Booz Allen Hamilton (BAH)

Booz Allen Hamilton (BAH) logo on a corporate building
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In my experience, most tech-related stocks make poor defensive holdings, exposed to fickle consumer trends and turbulent end markets. Booz Allen Hamilton (NYSE:BAH) is a refreshing exception on all fronts. Above all, BAH enjoys unparalleled competitive advantages from its exclusive focus on fulfilling U.S. intelligence and defense consulting needs.

Once secured, Booz Allen’s contracts with various government bodies tend to renew in perpetuity, creating an ultra-sticky revenue base. The company boasts a $35 billion backlog, equivalent to over 2.5 years of revenue. Better still, BAH continues winning new awards at a healthy clip, setting fresh backlog records even amid geopolitical uncertainty.

Looking ahead, I expect intensifying global tensions will only heighten demand for intelligence services and technologies. So, while many fret about enterprise IT budgets, government IT spending appears more durable than ever, evidenced by Booz Allen’s 14.8% organic growth last quarter. With these tailwinds at its back, conservative investors can embrace BAH’s modest 1.5% dividend yield and reinvest.

Molson Coors Beverage Company (TAP)

Molson Coors (TAP) logo on a web browser magnified by a magnifying glass
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Molson Coors Beverage Company (NYSE:TAP) seems to have a relatively boring profile at first glance. However, for investors focused on defensive exposure and income, few can match Molson Coors’ virtues. Trading at just 11-times forward earnings with a 2.7% dividend yield, Molson Coors is one of the best value stocks across consumer staples.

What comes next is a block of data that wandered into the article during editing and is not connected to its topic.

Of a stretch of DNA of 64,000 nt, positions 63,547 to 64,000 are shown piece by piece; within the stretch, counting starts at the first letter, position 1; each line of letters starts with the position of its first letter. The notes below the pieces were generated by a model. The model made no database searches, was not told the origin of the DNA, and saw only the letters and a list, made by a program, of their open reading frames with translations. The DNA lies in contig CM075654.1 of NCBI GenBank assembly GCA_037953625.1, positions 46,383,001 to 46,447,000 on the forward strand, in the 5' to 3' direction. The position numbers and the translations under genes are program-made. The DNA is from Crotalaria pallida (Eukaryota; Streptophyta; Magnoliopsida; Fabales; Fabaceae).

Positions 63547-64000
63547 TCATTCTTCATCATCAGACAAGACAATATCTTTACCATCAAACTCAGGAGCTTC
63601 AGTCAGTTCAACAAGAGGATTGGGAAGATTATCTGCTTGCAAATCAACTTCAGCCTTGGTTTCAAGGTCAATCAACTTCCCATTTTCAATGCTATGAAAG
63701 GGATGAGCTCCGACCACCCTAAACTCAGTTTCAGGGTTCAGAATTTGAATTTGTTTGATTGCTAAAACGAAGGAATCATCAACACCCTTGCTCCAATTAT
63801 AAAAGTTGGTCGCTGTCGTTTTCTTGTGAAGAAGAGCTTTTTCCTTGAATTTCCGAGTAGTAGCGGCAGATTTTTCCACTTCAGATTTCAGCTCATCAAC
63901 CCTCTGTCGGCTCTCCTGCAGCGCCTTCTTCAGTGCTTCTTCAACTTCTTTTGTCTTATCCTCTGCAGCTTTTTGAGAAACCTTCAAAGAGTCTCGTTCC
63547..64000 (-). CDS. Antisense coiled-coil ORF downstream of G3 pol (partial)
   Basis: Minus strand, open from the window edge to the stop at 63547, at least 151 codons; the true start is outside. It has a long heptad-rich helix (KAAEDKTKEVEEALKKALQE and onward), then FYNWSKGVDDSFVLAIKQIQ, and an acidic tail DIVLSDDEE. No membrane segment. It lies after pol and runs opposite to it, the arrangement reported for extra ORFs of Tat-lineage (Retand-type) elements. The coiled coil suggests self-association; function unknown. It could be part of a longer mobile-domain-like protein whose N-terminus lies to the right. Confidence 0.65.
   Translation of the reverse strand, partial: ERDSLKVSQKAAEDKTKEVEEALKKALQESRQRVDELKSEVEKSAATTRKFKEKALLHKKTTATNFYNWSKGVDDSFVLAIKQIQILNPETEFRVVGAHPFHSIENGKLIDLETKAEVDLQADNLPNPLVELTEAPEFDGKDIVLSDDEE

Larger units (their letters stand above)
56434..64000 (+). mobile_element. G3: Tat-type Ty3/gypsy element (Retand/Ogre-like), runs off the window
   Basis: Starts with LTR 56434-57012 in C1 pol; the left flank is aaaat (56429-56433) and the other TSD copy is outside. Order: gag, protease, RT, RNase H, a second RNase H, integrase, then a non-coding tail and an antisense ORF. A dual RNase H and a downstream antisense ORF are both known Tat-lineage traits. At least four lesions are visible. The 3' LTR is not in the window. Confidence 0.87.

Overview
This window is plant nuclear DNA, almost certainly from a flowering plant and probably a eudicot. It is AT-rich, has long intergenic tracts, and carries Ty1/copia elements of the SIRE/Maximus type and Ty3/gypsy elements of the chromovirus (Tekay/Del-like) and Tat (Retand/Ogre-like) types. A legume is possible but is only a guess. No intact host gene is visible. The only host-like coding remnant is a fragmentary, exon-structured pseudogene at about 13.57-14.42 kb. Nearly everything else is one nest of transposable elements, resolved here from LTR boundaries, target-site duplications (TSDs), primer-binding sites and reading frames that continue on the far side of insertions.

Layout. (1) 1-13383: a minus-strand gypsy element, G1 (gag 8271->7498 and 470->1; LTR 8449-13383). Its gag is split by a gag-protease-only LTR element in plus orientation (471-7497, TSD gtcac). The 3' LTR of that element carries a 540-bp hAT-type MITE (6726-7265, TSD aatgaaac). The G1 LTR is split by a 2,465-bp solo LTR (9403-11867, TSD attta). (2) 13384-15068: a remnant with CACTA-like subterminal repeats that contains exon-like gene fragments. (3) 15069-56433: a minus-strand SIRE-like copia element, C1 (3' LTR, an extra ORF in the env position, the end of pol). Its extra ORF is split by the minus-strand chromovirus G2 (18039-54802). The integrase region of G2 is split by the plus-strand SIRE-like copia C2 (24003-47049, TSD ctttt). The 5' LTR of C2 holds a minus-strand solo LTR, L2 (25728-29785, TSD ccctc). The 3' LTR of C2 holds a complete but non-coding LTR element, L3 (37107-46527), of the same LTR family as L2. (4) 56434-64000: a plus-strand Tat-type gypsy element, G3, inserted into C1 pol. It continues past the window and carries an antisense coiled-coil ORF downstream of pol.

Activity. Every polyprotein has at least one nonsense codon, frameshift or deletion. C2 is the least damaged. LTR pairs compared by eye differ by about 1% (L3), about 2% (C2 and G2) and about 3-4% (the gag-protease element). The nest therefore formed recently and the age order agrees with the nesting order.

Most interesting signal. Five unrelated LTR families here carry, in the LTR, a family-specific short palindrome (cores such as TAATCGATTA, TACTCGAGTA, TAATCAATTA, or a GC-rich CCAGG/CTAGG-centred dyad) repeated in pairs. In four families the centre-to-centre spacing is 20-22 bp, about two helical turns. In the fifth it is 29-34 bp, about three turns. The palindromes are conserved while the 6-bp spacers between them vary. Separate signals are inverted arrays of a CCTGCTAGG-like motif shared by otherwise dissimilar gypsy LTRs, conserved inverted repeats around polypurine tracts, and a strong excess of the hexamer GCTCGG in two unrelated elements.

Admittedly, Molson’s mature brands lack eye-popping growth prospects. Consensus forecasts call for low-single-digit sales and earnings expansion looking out. Importantly, even modest volume gains coupled with a slight pricing upside should allow consistent free cash flow generation. In my book, steady, predictable cash flows always warrant above-average valuations, especially amid current market uncertainty.

With recession risks lingering and many pricier consumer names susceptible to demand swings, Molson Coors’ bargain-basement pricing and dependable payouts have become a safe haven. While the upside appears modest on an absolute basis, I believe buyers at current levels see a favorable risk-reward relationship with this stock right now, given Molson Coors’ underlying business stability and discounted multiples. Sometimes, slow and steady still wins the race.

Federal Agricultural Mortgage Corporation (AGM)

Toy houses rest atop stacks of coins while a hand dangles a set of keys in the air.
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Unlike traditional lenders, the Federal Agricultural Mortgage Corporation (NYSE:AGM) holds a special federal charter to provide secondary market financing for rural infrastructure and agribusiness loans. Given AGM’s specialized purview and government backing, the name offers unique insulation against economic fluctuations. And with Wall Street fixated on interest rates and housing data of late, this differentiated value proposition has captivated investor interest.

Bolstered by hot agricultural and renewable energy lending markets, AGM is firing on all cylinders, poised to deliver over 37% earnings growth in 2023. Looking ahead, the fun has only just begun. Thanks to its outsized profits, AGM continues to accumulate capital to fund additional loan purchases down the road. As a result, analysts forecast earnings can still expand near 9% annually for years to come, on top of 7% projected yearly sales growth.

On the date of publication, Omor Ibne Ehsan did not have (either directly or indirectly) any positions in the securities mentioned in this article. The opinions expressed in this article are those of the writer, subject to the InvestorPlace.com Publishing Guidelines.

Omor Ibne Ehsan is a writer at InvestorPlace. He is a self-taught investor with a focus on growth and cyclical stocks that have strong fundamentals, value, and long-term potential. He also has an interest in high-risk, high-reward investments such as cryptocurrencies and penny stocks. You can follow him on LinkedIn.